It was while he was on his return that he began to read Isaiah. I imagine that he started at the beginning. He had now come to chapter 53, so he had probably read about Isaiah’s call to the ministry earlier: “In the year that King Uzziah died, I saw the LORD seated on a throne, high and exalted, and the train of his robe filled the temple” (Isa. 6:1). He would have read about the seraphim singing, “Holy, holy, holy is the LORD Almighty” (v. 3). I think, if he had read Isaiah from the beginning and had come to this chapter, he would have said to himself, “Ah, that is what I long for. I want to know God, the holy God. I want a vision of the one for whom my soul is thirsting.”
As he went on, did he read about the sins of the people and of the fact that sin bars the sinful one from God?
Did he read that great invitation, “Come, all you who are thirsty, come to the waters… Come, buy wine and milk without money and without cost” (Isa. 55:1)?
If he had read all that, he must have understood something about himself and the people among whom he lived. He must have learned that, although God invites us to come to Him, we are nevertheless unable to approach Him, being sinners. Sin bars us from God. That is our problem. That is why things are so bad. Maybe he had begun to understand those truths.
Whatever the case, at this point of his journey he had come to Isaiah 53, and he was reading the words: “He was led like a sheep to the slaughter, and as a lamb before the shearer is silent, so he did not open his mouth. In his humiliation he was deprived of justice. Who can speak of his descendants? For his life was taken from the earth.”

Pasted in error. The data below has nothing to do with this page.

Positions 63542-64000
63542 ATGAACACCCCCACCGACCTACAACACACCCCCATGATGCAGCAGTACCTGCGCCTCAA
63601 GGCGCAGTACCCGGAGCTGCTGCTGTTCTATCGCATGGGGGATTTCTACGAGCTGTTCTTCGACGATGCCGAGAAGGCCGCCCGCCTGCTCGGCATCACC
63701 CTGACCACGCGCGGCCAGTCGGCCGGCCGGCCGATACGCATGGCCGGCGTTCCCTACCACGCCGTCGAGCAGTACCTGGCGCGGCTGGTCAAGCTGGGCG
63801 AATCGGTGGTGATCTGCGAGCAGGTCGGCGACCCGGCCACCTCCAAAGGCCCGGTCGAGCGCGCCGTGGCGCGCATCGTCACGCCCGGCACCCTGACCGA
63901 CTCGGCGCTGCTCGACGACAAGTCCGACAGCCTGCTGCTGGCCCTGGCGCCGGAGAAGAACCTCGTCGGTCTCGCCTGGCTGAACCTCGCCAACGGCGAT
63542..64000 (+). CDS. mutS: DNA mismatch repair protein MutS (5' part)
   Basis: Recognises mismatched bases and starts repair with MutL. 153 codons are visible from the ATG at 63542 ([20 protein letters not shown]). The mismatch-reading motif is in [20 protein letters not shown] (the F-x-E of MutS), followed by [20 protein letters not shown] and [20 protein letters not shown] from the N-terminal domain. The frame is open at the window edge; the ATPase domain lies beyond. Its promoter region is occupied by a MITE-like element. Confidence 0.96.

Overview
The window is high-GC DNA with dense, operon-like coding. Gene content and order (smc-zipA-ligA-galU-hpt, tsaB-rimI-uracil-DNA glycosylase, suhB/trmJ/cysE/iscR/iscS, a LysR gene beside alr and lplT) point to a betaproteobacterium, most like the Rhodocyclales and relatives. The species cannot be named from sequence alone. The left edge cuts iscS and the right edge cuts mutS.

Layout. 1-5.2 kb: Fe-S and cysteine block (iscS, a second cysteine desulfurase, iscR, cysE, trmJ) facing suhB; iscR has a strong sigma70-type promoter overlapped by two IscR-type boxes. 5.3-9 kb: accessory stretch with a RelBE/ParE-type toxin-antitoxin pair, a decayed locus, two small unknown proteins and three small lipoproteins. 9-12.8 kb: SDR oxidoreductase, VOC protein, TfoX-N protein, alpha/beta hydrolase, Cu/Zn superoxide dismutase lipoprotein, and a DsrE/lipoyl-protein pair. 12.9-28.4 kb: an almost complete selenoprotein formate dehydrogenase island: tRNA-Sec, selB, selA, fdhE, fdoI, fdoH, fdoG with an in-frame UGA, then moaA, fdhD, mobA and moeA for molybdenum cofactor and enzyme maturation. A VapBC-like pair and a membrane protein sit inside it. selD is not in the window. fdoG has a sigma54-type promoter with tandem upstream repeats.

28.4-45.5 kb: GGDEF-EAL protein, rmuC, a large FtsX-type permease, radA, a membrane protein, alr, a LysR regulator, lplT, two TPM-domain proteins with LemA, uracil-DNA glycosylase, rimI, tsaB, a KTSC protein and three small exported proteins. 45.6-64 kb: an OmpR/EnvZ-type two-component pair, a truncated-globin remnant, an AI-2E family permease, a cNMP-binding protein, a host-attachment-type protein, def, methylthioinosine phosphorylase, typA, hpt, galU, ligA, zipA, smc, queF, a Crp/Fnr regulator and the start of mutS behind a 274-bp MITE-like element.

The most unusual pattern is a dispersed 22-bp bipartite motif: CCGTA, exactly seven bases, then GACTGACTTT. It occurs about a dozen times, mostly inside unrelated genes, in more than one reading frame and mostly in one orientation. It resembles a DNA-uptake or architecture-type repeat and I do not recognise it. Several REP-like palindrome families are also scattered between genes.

He was puzzled. “What is this speaking about?” he wondered. “Of whom is the prophet writing? Is he writing about himself? It is possible to write about oneself in the third person. Is he saying that he, the prophet Isaiah, is the lamb led like a sheep for the slaughter? Or is he writing about some other man? If so, who is that man?” He did not know.
This was the moment Philip saw the chariot and approached it. There are no accidents in the life of God’s people, no accidents at all. Certainly there was no accident here. Philip came at precisely the right moment, the moment the Ethiopian had reached what most people regard as the very heart of this prophecy, which also means the heart of the Old Testament.
We are not given the whole conversation between the Ethiopian and Philip. But I imagine that Philip gave a friendly greeting, and the man in the chariot gave a greeting back. Philip had already heard him reading from Isaiah—in those days people generally read everything out loud—so he asked, “Do you understand what you are reading?” (v. 30). It was a good question—inoffensive, yet a subtle but gracious offer to explain the passage if the Ethiopian official was interested in receiving one.
“How can I unless someone explains it to me?” he said. He then invited Philip to sit beside him, and Philip began to expound the passage.